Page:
The prices for toilets will vary depending on the type you are getting and from what company. There are very few low priced quality toilets available, so be wary on going too cheap with the price as that just means it is an inferior product. Some companies even offer package deals by selling two toilets as one and shaving off some of the price. Not all companies offer this, but in a case where a buyer needs more than one toilet it could potentially save them a lot of money. Be wary of features you don’t need so that overpaying isn’t even an option. It may be tempting to want to buy a toilet with a nightlight, but if you know that you aren’t going to use that feature then why pay extra for it? There is a lot of competition in the toilet market, so for every toilet that has that 1 extra feature you don’t need there is another toilet with the same specs, and lacking that unneeded feature. Shop smart toilets and only target features that mean something to you like water efficiency or power of the flush.

Water Usage

With the industry standard being set at 1.6 gallons per flush, buyers are safe in that all the new toilets won’t surpass that threshold. But smart shoppers shouldn’t settle for the industry standard if their main goal is to save money with their water bill. Dual flush toilets are the new craze, and it has two buttons to give you a flush that uses a small amount or water or a power flush that uses the full 1.6 amount. These toilets can get a little high in price, so for other customers the alternative is to settle for a toilet that is either high powered or water efficient. This can create a dilemma, since no one wants to make the wrong decision and have to send the toilet back. The easiest decision is to purchase the dual flush, but if that is out of your price range, then it is a safe bet to go with toilets that use as little as 1.28 gallons per flush. These are Watersense certified toilets and it is a safe middle ground between saving water resources and giving you the power you need to get a good flush. Variety is pretty good with the 1.28 models so customers are sure to come away with something that they love. If you are looking for the best rated flushing toilets see this guide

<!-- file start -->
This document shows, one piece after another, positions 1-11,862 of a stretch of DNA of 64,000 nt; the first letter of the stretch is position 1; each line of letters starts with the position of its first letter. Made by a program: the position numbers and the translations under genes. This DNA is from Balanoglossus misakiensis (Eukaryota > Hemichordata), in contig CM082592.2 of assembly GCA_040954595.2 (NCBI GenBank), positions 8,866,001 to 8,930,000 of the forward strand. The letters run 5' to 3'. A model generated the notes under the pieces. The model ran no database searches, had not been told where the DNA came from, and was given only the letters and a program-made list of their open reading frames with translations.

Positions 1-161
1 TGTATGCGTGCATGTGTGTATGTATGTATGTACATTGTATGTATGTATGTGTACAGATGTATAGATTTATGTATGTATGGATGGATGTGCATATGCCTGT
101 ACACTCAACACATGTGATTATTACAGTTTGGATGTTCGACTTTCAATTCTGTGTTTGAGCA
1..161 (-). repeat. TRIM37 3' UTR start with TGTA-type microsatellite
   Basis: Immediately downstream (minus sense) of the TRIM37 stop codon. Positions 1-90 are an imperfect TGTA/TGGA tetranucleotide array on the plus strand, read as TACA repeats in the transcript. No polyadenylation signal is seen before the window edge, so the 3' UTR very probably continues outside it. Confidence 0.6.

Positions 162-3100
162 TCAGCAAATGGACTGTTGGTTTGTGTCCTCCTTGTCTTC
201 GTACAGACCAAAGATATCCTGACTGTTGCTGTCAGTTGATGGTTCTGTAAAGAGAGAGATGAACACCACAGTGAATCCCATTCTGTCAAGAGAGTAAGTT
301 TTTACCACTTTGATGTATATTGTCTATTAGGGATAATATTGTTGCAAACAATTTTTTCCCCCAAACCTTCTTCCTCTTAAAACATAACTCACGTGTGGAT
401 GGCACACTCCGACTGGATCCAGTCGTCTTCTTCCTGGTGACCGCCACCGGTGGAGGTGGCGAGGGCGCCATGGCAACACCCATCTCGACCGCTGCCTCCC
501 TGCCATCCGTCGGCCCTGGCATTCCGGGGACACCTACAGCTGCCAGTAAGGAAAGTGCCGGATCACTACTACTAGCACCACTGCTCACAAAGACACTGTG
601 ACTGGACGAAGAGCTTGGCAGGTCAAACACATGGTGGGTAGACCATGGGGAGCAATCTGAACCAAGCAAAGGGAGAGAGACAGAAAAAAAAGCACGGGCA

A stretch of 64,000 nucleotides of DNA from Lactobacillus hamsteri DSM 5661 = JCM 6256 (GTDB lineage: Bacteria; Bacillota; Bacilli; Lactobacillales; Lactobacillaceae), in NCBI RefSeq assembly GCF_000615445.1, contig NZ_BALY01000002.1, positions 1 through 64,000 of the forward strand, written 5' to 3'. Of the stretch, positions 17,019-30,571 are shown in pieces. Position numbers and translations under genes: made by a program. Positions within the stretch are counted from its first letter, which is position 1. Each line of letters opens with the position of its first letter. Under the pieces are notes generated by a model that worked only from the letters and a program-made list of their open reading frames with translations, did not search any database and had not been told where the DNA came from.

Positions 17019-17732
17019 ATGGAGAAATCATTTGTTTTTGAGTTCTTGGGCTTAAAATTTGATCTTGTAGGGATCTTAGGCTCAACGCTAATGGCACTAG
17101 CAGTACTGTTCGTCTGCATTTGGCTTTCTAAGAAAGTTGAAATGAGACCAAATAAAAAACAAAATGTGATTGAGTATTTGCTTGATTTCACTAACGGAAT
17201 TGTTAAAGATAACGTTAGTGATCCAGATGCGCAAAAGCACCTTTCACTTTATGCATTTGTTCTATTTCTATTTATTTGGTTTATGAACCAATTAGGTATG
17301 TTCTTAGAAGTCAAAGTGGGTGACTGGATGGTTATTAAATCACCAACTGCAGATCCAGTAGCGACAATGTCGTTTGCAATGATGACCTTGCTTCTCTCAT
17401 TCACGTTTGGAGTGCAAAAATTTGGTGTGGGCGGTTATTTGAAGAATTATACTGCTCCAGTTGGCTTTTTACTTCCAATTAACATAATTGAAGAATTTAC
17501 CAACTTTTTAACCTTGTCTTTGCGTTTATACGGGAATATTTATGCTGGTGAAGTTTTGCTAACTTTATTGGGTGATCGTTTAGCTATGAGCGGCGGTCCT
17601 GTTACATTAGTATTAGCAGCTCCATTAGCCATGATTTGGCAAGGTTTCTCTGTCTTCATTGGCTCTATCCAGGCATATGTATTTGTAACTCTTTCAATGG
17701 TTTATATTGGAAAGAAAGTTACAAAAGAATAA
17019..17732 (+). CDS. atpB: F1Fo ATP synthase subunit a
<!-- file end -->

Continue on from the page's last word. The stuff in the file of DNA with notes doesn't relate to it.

Summary

A combination of size, water usage information and price should be all a customer needs to make an educated decision on the perfect toilet for their home. Things don’t really get complicated, but they sure do get exciting with all of the options that are pushed in your face. Since everyone has different tastes, there is no telling what you may end up taking home. As long as you do your homework, you’ll do your new bathroom addition justice.